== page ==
It’s been about a year and a few months since the last time I posted about Big Data. I was in the middle of a master’s program at the time, and we dealt with huge data sets that entailed countless hours of SPSS and Excel analysis. I thrived in that environment and everything was blissful. We learned how to segment customers to learn the top groups on which to focus loyalty programs, as well as nascent customers who we can nurture into better ones. We looked at all sorts of data: transactional, respondent-level, customer profiles, surveys… it was an analyst/strategist’s dream environment.
But that was academia. Professors from this top program had leverage to partner with some of the biggest companies in multiple categories to gain access to data that can be analyzed by students. Some were syndicated data, which means companies have since updated their data sets and are not using currently using what was given to us, while others were live data, which means the companies were looking to our specialized skills to help them become better informed about their customers.
Outside of the academic world and into my professional life, I realize that the environment that my classmates and I played in was even more idyllic: we went straight into analysis because that was what we were required to do. Sure, we still had to clean the data, and we still had to spend hours organizing in a way that SPSS can ingest, but we didn’t have to deal with lack of data or management politics or clients who couldn’t be persuaded to transform their marketing strategies. Everyone was willing, collaborative and the data was ripe for analysis.
This is not the case in the real world. After graduation, I’m so eager to find projects where I can get my hands on data to analyze. If I can just work on CRM projects, consumer research and data analysis all day, I would. But before any kind of work can be done on data, it needs to be organized, cleaned, enriched first. This means data must first be converted into structured rows and columns because currently, the tools available can only analyze structured data. This means data must be prepared in a way that nothing is mismatched and errors are minimized, or else analysis will revert to the old mathematics adage: “garbage in, garbage out.” This means data must be combined with other data sets as appropriate to make sure gaping holes are minimized, data has multiple dimensions, in order to maximize analytic value.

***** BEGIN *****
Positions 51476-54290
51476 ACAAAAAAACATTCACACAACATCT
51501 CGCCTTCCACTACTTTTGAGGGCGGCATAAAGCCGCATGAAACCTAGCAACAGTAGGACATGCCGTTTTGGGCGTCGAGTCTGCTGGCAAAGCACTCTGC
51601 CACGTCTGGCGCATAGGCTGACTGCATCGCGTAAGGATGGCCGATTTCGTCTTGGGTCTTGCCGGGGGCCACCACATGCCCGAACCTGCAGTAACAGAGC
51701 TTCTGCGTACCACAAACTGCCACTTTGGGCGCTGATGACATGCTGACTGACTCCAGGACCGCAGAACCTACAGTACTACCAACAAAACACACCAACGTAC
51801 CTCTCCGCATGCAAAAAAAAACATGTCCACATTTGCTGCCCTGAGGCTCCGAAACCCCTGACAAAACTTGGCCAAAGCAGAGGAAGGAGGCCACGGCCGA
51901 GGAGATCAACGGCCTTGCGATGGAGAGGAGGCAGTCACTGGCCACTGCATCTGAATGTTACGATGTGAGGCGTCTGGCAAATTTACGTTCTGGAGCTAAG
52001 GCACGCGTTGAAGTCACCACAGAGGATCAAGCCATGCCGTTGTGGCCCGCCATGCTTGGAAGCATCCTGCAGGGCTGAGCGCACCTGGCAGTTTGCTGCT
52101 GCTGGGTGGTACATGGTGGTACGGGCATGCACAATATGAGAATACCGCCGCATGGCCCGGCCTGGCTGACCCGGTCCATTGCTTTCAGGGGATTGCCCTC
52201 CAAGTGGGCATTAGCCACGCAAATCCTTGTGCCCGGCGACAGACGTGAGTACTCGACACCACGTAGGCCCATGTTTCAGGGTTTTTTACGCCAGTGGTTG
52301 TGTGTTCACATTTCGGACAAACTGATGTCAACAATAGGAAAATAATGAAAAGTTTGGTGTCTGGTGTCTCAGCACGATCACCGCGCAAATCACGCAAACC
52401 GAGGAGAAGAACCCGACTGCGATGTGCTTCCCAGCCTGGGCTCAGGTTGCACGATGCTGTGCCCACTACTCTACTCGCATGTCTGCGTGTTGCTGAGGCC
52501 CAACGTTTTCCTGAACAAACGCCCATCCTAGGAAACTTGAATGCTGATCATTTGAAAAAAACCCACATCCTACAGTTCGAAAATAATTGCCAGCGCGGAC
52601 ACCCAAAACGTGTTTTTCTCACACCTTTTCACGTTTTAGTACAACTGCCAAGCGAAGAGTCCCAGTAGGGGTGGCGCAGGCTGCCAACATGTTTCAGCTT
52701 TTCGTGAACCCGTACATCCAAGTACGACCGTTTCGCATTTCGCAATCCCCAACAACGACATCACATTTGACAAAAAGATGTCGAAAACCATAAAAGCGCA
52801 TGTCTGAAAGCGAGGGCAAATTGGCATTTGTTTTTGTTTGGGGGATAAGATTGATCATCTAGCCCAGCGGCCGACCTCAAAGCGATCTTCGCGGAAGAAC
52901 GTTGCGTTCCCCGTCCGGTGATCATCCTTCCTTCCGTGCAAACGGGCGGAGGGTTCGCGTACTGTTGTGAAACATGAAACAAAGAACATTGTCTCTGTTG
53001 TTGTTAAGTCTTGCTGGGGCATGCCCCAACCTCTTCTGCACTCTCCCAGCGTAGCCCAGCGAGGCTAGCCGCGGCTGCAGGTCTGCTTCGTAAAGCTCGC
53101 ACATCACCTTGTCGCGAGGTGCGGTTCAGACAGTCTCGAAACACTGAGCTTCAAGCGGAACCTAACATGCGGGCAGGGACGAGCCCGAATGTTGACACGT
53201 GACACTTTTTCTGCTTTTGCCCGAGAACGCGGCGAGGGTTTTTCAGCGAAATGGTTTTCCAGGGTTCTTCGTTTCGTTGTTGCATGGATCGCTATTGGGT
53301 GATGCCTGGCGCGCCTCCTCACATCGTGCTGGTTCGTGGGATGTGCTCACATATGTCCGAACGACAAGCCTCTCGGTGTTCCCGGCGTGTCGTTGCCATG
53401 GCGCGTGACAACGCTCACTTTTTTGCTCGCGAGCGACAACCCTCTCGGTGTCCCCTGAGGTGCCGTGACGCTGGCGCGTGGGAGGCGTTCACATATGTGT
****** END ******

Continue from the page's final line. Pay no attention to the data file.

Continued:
All the steps that need to be done before analysis exist in the land of nightmares for an analyst. But this is the reality and us analyst go through these steps and push for that light at the end of the tunnel, because we know that there are no shortcuts and all the steps are necessary. It will make our lives easier when the time comes for analysis and deriving insights from the rock of data that we want to turn into gold.
The term “big data” has existed for more than 3 years now, but still, we are still at the nascent stage of this revolution. Clients, even the large, resource-rich corporations, are still struggling with how to deal with the surplus of data they have, let alone analyze it to begin extracting value. Some companies are ahead of the curve, especially those who have traditionally been in data-heavy industries like banking, insurance, pharmaceuticals. But not all. Some of the verticals I see the most potential in are: CPG, retail, hospitality (hotels), telecom. Or any vertical that have robust loyalty programs.
CRM data is gold because with it, you begin to understand consumer behavior. It can also be the foundation for other kinds of data you can combine with it (attitudinal data, transactional data, etc). And that’s the key: it must be continuously updated, cleaned, organized.
But if we really are to take a step back and start from the beginning, what companies need to make sure they have, at the most basic level, is the means to capture and create customer data. Without this, they will miss out on the tidal wave that has been transforming businesses, and is about to revolutionize economies.